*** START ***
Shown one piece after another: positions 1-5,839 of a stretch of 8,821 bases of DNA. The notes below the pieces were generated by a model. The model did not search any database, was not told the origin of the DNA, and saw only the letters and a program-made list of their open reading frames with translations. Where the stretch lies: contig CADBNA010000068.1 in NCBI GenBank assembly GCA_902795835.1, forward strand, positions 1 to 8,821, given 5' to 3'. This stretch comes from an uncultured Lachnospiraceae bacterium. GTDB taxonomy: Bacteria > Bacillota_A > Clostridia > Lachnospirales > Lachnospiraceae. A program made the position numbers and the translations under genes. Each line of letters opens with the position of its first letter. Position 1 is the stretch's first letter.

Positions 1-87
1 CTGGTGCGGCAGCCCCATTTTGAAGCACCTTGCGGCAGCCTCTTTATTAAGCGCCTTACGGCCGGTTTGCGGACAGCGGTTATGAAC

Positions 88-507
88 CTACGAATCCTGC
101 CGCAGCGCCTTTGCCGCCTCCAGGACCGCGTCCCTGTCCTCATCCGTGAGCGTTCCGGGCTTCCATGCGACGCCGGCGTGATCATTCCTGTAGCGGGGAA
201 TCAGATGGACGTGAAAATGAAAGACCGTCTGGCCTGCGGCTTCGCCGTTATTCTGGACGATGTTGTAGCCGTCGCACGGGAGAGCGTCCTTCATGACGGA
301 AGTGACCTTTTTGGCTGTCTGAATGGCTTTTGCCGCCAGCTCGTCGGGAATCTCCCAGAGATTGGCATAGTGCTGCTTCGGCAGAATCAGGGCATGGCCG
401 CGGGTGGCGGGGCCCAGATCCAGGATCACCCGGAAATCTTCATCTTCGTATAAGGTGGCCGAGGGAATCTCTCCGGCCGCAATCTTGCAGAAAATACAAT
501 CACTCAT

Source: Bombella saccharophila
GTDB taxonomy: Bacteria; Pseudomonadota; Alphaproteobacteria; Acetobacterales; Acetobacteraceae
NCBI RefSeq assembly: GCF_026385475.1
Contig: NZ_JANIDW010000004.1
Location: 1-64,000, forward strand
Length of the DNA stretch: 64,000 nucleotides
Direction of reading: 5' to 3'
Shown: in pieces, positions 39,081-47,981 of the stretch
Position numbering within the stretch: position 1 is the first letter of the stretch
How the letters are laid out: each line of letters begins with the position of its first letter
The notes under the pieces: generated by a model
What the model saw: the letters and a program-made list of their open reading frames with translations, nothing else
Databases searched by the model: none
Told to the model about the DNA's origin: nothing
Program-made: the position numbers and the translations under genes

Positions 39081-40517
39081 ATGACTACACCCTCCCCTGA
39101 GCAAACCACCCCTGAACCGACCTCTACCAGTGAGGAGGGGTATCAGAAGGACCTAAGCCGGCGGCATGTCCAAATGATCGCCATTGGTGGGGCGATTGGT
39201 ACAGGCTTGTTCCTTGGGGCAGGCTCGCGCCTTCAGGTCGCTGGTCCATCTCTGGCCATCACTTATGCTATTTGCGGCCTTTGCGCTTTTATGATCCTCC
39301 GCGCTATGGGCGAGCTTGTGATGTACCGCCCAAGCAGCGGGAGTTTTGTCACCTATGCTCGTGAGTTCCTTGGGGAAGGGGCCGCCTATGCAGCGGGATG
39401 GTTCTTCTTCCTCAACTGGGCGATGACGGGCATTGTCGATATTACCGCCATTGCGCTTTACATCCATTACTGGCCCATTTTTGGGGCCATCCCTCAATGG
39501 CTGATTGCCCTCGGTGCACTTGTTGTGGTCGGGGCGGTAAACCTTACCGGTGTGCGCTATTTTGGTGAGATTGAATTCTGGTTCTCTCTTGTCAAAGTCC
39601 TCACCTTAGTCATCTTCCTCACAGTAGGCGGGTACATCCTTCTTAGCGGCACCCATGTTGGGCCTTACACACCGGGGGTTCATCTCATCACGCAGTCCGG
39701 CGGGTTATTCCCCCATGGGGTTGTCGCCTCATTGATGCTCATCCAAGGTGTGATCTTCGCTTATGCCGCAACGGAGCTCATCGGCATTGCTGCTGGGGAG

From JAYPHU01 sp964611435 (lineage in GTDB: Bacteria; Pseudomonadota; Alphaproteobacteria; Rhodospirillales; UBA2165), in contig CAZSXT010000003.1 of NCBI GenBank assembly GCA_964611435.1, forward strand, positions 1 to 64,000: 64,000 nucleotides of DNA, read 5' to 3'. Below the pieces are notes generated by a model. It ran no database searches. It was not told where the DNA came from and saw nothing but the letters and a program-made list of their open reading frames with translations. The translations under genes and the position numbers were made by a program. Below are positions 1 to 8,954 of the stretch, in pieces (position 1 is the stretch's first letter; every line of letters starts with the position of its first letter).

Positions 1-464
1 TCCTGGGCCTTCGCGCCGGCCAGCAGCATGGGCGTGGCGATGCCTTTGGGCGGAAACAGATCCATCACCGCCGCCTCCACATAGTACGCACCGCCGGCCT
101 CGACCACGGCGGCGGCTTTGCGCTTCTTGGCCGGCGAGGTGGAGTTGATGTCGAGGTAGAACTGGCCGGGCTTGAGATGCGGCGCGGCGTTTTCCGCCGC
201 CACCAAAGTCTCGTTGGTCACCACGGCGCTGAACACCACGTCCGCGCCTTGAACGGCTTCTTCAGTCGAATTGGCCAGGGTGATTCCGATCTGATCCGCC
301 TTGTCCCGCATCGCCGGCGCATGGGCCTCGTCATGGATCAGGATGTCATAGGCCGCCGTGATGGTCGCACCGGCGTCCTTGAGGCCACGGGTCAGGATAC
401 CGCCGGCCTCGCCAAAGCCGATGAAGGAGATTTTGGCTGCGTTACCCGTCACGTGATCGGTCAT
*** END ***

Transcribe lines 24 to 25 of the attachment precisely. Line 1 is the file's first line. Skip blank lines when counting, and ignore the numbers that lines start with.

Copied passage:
Told to the model about the DNA's origin: nothing
Program-made: the position numbers and the translations under genes